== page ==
Who knows what accounts for that reality of misogyny in this context? You might attribute it to guys being guys and the way some guys inevitably treat women as inferior. You might attribute it to being schooled in a culture that treats some humans as higher beings, infusing them with almost god-like status, and then confining this recognition only to men. Any of the above, all of the above, something else, some combination of other factors. Who knows, but whatever the cause the effect is real.
And my hunch (and it’s only that at a hunch) is that the Pope’s outreach will likely have its most fertile soil (if only initially) in that world.
The combination of hypocrisy and misogyny is pretty atrocious although I suppose it’s neither more nor less atrocious than misogyny from straight men and other forms of hypocrisy (religious or otherwise).
A little personal background (which I don’t normally do here but I guess this calls for it) might help clarify where I stand in this. As I mentioned last time, I used to be a Jesuit, I spent four years (from age 20-24) training with them, for which I owe a great deal of gratitude as it was an environment of great learning and caring for me personally. One of these things that was involved with life in a religious order was a vow of celibacy. It just so happened that this one element was the one many people typically focused on but it was still only one piece.
Anyway, during that time a pattern started to occur in my life, which I did not see coming, namely that because of the vow of celibacy, I ended up forming a number of very deep friendships with women. Women about my age. Mostly, though not all, straight women. They allowed their shields to go down, an experience I didn’t realize until later was very rare and essentially only took place because of the rather different life circumstances/commitments I was in at the time. And when the shields went down, and the women opened up, it was an entry into a very special, very unique, very different world from the one that I had mostly lived in. Not that I was prejudiced against women at the time, but I would never have guessed what was going in their worlds prior to their sharing. It was a really privileged communication and experience for me to be granted access and vision to that inner world and it changed the way I saw and felt life.
At the same time I was living in houses full of men, in most cases at least half if not more of whom were gay. Now I don’t want to make a mistake in the other direction and romanticize (and therefore de-humanize) those men, as they obviously all had their own individual personalities and lives which included but also were more expansive than sexual orientation. But my experiences in their company also made me begin to assess my own sense of manhood and masculinity (again I was in my early twenties, a good time to be doing all that investigation and identity formation).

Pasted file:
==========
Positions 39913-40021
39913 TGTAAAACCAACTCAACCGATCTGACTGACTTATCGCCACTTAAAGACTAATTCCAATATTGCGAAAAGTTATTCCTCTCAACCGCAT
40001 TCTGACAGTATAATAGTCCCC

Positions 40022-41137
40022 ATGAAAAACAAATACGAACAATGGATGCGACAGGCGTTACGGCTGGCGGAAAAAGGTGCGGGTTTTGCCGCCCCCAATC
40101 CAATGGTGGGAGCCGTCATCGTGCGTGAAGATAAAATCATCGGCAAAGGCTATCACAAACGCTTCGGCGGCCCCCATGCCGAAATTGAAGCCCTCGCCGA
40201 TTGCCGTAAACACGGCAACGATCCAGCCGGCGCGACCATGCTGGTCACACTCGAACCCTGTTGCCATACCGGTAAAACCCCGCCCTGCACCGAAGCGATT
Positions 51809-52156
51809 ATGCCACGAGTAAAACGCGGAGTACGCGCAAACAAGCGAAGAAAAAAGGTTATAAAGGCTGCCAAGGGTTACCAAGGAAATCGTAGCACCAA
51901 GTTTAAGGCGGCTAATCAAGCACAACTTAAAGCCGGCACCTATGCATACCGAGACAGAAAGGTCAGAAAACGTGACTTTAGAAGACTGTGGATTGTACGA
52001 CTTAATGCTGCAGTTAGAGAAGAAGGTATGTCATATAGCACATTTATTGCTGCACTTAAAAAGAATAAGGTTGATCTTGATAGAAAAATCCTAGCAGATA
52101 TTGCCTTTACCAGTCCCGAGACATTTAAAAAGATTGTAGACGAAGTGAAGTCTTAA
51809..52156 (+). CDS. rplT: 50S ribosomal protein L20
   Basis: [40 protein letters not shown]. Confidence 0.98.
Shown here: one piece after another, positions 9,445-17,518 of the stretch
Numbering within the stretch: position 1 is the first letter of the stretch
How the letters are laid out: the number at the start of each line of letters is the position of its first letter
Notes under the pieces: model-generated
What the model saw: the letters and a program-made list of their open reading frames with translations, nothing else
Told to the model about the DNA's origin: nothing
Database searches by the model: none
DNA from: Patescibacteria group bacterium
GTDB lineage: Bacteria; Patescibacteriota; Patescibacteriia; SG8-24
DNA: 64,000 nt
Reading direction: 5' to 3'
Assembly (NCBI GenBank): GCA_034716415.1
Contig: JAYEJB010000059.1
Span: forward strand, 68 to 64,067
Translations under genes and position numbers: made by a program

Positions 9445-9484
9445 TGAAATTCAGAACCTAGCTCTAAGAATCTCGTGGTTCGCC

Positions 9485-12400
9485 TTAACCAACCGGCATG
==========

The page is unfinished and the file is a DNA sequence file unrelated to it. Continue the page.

I was more drawn to that life for the sense of being on a mission, having a great purpose to fulfill, in the sense of a Band of Brothers. The gay members taught me something about being and not just doing. Something about celebration and relaxation and care in life . The promotion of beautiful aesthetics were a part of that energy, but it encompassed more than that arena. This isn’t a threat or a critique of the mission side of the Jesuits, it’s just a rightful compliment.
So to both of those groups I owe a great debt of gratitude for having graced my existence with their being and loving, something at the time I wasn’t always very good at explicitly saying (particularly to the men). Consequently, on one level I can joke about the whole ludicrous nature of Anglican-Roman Catholic stuff because a good deal of it is so flippin’ silly. On the other hand, it’s very painful. I’m not saying my pain is the pain of women or gay men or that somehow I know what it’s like (totally, completely) to be such a person. But I do know pain caused from being close to people who suffer for those reasons. Which doesn’t make me some hero, just normal (by my understanding).
To see those two close relational groupings intersect in the midst of the two communities (Anglican and Roman Catholic) that combined I’ve spent my entire life –or rather to see it come out in worldwide media–is very strange and saddening. But perhaps, if one is so inclined in belief, The Divine might make some lemonade out of these human-made lemons yet.